Port of Savannah

Port of Savannah Services

Port Of Savannah Services

Port of Savannah

At Project Freight, we work in and out of the Port of Savannah on a regular basis, ensuring that we can handle all of your container, ro/ro, breakbulk, and project cargo transportation needs. Over the years we have become very familiar with the port, and stay closely connected as they've grown. We've put together a little overview of the capabilities at the Port of Savannah, if you have any more questions check out our Contact page and give us a call!


The Port of Savannah is North America’s largest container terminal at 1,200 acres! Speaking of numbers, there are some other big ones- 36 container cranes, 158 rubber tiered gantry cranes, and nearly 2 full miles of uninterrupted berthing space. At the Port of Savannah, you won’t run into any issues with speed or efficiency. Their specialized equipment allows a lot of containers to move- 8 million TEUs per year, to be exact. And they aren’t slowing down their growth either. In the works are additions of 8 more ship to shore cranes, 64 gantry cranes, and of course storage and berth expansions to accommodate the heavy volume.


Even though the real hub for ro/ro is the Port of Brunswick about 60 miles south of Savannah, the Port of Savannah still holds its own. In Savannah, ro/ro is handled at Ocean Terminal, which features five deepwater berths, and of course ample storage for vehicles and equipment. Customs and Border Protection is on site, the infrastructure is second to none (and growing), and the facilities are as secure as it gets. Pair that with Interstate and Rail access, and you’ve got a perfect port for your ro/ro needs


For project cargo, forest products, and iron and steel products, the Port of Savannah has you covered. With 1.4 million square feet of covered storage and extensive material handling equipment, there is no shortage of the necessary equipment to handle your breakbulk cargo. Here at Project Freight we have the necessary experience and connections to get your break bulk cargo out fo the port and to its destination efficiently and safely.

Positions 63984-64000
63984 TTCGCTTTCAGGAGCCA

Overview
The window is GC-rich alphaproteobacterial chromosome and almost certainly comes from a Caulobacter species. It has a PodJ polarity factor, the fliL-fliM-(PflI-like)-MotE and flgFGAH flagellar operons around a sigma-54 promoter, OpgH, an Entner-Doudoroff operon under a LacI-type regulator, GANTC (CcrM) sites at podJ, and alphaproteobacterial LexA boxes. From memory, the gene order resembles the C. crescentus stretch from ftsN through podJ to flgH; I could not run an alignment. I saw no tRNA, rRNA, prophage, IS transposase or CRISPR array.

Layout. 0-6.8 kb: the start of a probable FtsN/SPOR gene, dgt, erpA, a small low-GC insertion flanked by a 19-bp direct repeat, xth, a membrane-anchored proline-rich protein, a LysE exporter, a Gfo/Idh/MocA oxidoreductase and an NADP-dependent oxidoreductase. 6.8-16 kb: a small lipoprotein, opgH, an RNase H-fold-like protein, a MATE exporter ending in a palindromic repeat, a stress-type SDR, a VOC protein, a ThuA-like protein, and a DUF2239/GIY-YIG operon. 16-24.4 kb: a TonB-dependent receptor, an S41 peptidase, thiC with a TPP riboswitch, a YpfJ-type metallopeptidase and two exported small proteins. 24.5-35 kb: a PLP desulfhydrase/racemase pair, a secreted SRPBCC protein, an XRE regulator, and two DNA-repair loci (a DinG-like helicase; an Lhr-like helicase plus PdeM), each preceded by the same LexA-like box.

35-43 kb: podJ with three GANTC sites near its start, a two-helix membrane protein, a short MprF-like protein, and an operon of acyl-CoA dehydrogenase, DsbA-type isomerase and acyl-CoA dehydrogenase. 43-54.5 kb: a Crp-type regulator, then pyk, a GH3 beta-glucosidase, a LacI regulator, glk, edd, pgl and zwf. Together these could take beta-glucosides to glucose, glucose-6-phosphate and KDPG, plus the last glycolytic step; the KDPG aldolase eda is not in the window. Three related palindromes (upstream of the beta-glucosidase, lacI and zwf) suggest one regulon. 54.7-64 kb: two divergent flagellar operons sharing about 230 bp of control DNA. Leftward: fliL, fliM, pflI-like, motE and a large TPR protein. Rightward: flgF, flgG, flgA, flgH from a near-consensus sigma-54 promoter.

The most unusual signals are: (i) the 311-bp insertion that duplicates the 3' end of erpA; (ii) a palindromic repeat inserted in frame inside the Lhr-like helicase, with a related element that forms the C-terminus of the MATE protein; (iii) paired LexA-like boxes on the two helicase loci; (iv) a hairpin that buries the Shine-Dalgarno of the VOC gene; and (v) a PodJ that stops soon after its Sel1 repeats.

Project Cargo

This is the fun stuff. The Port of Savannah’s barge mounted cranes, container cranes, and 22 forklifts allow them to handle the biggest and heaviest, and so can we. The port makes it easy, offering an in house engineering team, a flexible loading schedule, and interstate access. They take it off the ship, we haul it to you. The combination of the Port of Savannah and Project Freight is one of experience, know-how, and a track record of success.

For an in-depth overview of the Port of Savannah, head over to Georgia Ports!

To learn more about how Project Freight is serving Savannah’s ports, check out our Blog

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Highway Funding Road Trucking Transportation Infrastructure

COVID-19 Fallout Proves Necessity for Long-Term Infrastructure Funding

COVID-19 Proves Necessity for Infrastructure Funding

Highway Funding Road Trucking Transportation Infrastructure